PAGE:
Why is this recession so deep, and what can be done to reverse it?
Hint: Go back about 50 years, when America's middle class was expanding and the economy was soaring. Paychecks were big enough to allow us to buy all the goods and services we produced. It was a virtuous circle. Good pay meant more purchases, and more purchases meant more jobs.
It's no wonder middle-class incomes were dropping even before the recession. As our economy grew between 2001 and the start of 2007, most Americans didn't share in the prosperity. By the time the recession began last year, according to an Economic Policy Institute study, the median income of households headed by those under age 65 was below what it was in 2000.
Typical families kept buying only by going into debt. This was possible as long as the housing bubble expanded. Home-equity loans and refinancing made up for declining paychecks. But that's over. American families no longer have the purchasing power to keep the economy going. Lower paychecks, or no paychecks at all, mean fewer purchases, and fewer purchases mean fewer jobs.
Tax rebates won't work because they don't permanently raise wages. Most families used the rebate last year to pay off debt - not a bad thing, but it doesn't keep the virtuous circle running.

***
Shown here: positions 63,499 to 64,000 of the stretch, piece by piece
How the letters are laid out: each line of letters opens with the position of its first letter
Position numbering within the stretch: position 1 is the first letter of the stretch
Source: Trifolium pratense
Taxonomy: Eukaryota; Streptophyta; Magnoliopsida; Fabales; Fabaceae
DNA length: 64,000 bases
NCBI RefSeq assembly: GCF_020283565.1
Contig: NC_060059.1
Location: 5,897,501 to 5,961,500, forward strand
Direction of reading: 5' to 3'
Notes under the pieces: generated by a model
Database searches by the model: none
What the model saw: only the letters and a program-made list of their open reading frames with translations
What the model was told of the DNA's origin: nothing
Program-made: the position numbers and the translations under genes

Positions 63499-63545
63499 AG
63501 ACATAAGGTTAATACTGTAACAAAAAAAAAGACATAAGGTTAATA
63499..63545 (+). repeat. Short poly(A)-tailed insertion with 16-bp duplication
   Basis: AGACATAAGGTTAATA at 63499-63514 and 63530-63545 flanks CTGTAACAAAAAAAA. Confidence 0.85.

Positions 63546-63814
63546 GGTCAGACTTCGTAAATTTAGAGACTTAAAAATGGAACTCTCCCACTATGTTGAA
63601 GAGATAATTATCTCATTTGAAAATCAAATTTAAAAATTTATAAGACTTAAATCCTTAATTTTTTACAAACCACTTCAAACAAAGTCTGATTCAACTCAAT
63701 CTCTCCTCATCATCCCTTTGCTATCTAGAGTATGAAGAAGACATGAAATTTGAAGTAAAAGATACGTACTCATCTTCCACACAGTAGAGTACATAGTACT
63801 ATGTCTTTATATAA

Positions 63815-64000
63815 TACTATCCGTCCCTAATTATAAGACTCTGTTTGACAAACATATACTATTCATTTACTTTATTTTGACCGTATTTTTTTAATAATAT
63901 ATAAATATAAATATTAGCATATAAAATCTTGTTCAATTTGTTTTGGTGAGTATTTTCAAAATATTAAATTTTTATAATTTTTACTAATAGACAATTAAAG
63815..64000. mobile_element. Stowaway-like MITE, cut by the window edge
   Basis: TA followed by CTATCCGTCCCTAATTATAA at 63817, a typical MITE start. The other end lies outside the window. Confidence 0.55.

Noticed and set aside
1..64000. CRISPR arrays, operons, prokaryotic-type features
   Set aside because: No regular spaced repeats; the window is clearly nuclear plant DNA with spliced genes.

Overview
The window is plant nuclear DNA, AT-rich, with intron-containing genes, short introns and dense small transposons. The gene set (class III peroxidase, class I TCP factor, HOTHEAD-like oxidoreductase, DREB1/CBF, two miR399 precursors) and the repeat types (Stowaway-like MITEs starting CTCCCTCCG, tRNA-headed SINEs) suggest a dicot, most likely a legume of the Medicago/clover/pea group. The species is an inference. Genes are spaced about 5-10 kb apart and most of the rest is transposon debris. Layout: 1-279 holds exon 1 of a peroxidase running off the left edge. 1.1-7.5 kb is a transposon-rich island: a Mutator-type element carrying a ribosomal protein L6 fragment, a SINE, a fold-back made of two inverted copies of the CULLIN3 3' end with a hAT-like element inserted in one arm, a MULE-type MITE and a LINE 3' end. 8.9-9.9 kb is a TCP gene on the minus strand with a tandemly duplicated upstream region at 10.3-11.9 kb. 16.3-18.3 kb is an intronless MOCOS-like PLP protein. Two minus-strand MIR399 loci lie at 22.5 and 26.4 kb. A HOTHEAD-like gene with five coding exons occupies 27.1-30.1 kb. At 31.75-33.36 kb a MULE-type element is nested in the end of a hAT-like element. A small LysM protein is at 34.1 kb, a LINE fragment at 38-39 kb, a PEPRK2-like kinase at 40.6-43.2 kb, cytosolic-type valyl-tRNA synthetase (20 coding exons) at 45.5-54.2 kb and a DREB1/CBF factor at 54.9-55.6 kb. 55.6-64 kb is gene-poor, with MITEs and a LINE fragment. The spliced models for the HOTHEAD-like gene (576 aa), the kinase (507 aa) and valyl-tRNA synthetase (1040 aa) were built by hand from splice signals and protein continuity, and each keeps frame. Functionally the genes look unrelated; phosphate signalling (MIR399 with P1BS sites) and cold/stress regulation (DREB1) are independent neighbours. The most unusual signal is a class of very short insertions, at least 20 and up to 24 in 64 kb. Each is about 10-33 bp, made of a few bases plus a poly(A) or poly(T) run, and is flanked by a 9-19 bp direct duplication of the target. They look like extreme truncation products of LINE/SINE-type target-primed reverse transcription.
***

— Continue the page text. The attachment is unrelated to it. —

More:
Bank bailouts won't work either. Businesses won't borrow to expand without consumers to buy their goods and services. And Americans themselves can't borrow when they're losing their jobs and their incomes are dropping.
Tax cuts for working families, as President Obama intends, can do more to help because they extend over time. But only higher wages and benefits for the middle class will have a lasting effect.
Unions matter in this equation. According to the Department of Labor, workers in unions earn 30% higher wages - taking home $863 a week, compared with $663 for the typical nonunion worker - and are 59% more likely to have employer-provided health insurance than their nonunion counterparts.
The way to get the economy back on track is to boost the purchasing power of the middle class. One major way to do this is to expand the percentage of working Americans in unions, click here http://www.truthout.org/012609T